Nottingham Hidden History Team

by Joe Earp

St Nicholas Street in Nottingham was once called Jews Lane. There has been a building which stands at the corner of Hounds Gate and Jews Lane since at least 1415. It was in use as a pub by at least 1725. Today we fondly know the pub as The Salutation Inn. The dates for this was confirmed in 1998 when History Hunters, which was a spin off from the series Time Team, did a programme on Nottingham’s oldest public house. Their conclusions were that the Bell Inn was the oldest pub, the Salutation was the oldest building and the Trip to Jerusalem had the oldest caves. However despite the conclusions the debate still goes on.

The Salutation Inn is known to many a local as a comfortable quaint old style public house. The rear of the building, before the construction of Maid Marian Way, was actually the…

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Nottingham’s music scene continues to amaze!

18 months on and The Mocking Jays are top of the bill at The Maze tonight. You were warned.

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I suppose there will be some people who have never even heard of The Maze music venue on Mansfield Road in Nottingham. For those of us familiar with it, it seems to have been around forever. In fact its current period of success began in 2007 after surviving a proposal to convert the building into student flats.

Thousands of commuters using Mansfield Road will only see it as The Forest Tavern, an ordinary looking pub at the top of the hill close to the Forest cemetery.

I recall visiting The Forest Tavern some years ago in the later stages of a pub crawl. Ordering a pint of Budweiser for a friend, the chap behind the bar quite rightly pointed out that they served Budvar the Czech beer and not “that American shit”. Whilst he poured my pint of a less well travelled Castle Rock beer, I told my friend that…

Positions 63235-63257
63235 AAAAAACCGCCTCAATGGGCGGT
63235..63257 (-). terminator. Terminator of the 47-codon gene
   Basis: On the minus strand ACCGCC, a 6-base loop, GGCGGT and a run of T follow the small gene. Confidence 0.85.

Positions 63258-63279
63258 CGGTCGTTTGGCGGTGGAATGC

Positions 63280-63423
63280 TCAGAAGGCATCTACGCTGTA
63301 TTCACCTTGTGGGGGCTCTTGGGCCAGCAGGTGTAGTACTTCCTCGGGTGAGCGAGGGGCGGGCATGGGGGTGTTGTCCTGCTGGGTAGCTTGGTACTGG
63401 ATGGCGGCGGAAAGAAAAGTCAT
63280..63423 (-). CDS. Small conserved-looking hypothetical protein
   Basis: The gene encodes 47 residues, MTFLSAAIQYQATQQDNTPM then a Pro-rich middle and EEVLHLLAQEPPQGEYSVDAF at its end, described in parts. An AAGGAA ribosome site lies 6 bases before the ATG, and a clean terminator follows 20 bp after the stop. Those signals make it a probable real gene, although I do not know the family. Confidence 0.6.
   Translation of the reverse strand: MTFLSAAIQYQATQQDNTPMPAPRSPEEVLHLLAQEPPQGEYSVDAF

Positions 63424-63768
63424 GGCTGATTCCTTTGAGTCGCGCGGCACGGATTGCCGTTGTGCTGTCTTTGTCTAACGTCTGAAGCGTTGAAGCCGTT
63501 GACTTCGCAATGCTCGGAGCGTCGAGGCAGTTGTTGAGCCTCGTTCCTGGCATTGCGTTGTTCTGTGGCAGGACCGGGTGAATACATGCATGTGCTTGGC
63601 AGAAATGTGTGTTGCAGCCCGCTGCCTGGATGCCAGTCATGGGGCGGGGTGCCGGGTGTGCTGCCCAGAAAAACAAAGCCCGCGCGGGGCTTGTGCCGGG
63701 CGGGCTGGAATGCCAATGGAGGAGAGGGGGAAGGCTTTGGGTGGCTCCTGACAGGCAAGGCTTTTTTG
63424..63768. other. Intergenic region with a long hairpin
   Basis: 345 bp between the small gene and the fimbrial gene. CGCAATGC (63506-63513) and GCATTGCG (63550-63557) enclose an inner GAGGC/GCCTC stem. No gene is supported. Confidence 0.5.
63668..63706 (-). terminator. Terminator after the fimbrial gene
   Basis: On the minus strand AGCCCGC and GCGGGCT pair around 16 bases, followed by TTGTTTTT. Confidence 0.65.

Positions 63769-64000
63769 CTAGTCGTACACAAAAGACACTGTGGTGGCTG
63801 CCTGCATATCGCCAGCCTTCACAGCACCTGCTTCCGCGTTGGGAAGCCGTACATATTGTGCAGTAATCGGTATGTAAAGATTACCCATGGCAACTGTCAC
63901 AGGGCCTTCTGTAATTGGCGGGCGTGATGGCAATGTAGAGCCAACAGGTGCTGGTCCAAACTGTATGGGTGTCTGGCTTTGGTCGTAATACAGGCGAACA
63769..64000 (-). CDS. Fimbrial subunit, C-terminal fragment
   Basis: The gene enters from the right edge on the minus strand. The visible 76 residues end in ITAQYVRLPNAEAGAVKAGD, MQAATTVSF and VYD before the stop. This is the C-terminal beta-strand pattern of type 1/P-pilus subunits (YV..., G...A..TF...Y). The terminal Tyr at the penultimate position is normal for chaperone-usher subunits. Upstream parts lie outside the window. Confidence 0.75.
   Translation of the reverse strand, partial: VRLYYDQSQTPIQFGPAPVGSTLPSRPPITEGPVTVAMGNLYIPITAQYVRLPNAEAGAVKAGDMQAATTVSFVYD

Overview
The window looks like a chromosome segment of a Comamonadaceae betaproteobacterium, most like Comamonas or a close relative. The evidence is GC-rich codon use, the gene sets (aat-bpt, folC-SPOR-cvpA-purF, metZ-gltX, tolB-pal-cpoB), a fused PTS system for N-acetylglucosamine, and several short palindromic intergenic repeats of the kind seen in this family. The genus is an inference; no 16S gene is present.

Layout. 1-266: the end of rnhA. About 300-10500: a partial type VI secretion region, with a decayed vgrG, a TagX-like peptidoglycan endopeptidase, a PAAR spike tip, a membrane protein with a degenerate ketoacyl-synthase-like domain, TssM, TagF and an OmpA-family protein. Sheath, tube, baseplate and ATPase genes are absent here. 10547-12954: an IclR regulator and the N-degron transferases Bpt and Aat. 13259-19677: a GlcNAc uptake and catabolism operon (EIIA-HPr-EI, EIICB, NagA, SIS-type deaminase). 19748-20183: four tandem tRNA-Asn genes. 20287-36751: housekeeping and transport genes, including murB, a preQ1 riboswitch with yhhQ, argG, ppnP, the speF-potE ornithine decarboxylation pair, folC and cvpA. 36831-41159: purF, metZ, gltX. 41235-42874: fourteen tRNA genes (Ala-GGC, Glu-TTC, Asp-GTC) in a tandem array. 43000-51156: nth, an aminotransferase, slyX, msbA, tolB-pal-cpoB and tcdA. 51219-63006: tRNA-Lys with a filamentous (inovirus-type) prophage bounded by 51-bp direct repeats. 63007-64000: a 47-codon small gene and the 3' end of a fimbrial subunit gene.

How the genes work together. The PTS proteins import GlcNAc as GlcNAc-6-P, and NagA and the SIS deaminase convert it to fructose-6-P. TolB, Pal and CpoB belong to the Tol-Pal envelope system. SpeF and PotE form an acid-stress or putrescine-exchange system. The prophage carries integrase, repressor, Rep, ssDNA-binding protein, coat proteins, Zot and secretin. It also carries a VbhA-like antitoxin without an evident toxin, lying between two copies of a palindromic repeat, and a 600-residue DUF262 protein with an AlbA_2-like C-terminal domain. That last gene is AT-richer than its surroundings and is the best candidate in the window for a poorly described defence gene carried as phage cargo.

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Slumming it: A short walk around the Glasshouse Street slum yards

A terrific tour rounď the the Glasshouse Street area. Well researched and well presentwd.

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It’s hard to find a lot of in-depth information about Glasshouse Street when researching local history, though it crops-up quite a bit in the supporting cast in other location’s tales. It gets mentioned in relation to ‘The Charlotte Street area’, a slum that used to sit immediately to the west of Glasshouse Street. It’s also heard of in discussions regarding Victoria Station, which replaced the Charlotte Street area. Central Road (later Union Road) and a public footpath passed over the platforms and tracks of the station, connecting Milton Street and Glasshouse Street. The building of the station also diverted Glasshouse Street somewhat, causing it to curve abruptly north-westwards and connect with Huntingdon Street, when it previously ambled north-east, eventually adjoining York Street (another under-appreciated thoroughfare). It modern times, Glasshouse Street grants access to Victoria Centre’s underground car park, and also hosts a pedestrian entrance to the centre for people approaching…

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‘We Must Always Love Our Own, Stuart’

A heartwarming tale fron Goose Fare of old.

The Tears of a Clown

Nottingham Goose Fair memories: ‘Big George, The Gentle Giant and my dad.

UP UNTIL THE EARLY NINETIES, ‘George the Gentle Giant’ was a Scotsman who would visit the fair each year who I remember as a youngster being a travelling attraction. Big George Gracie was a Lanarkshire man who measured fully 7ft 3ins tall, weighed 28 stone and stood in size 18 shoes. His size was caused by a brain tumour in his pituitary gland, as I understand.

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Gentle Giant – George Gracie

The big man’s living was to allow people to come and stare at him on a fairground sideshow stall for a few pennies. People would pay their money and file around his pen. The big man was a most affable fellow, in spite of it all.

I recall dad took me to the Goose Fair one early October Saturday afternoon. After the various round of coconut shies…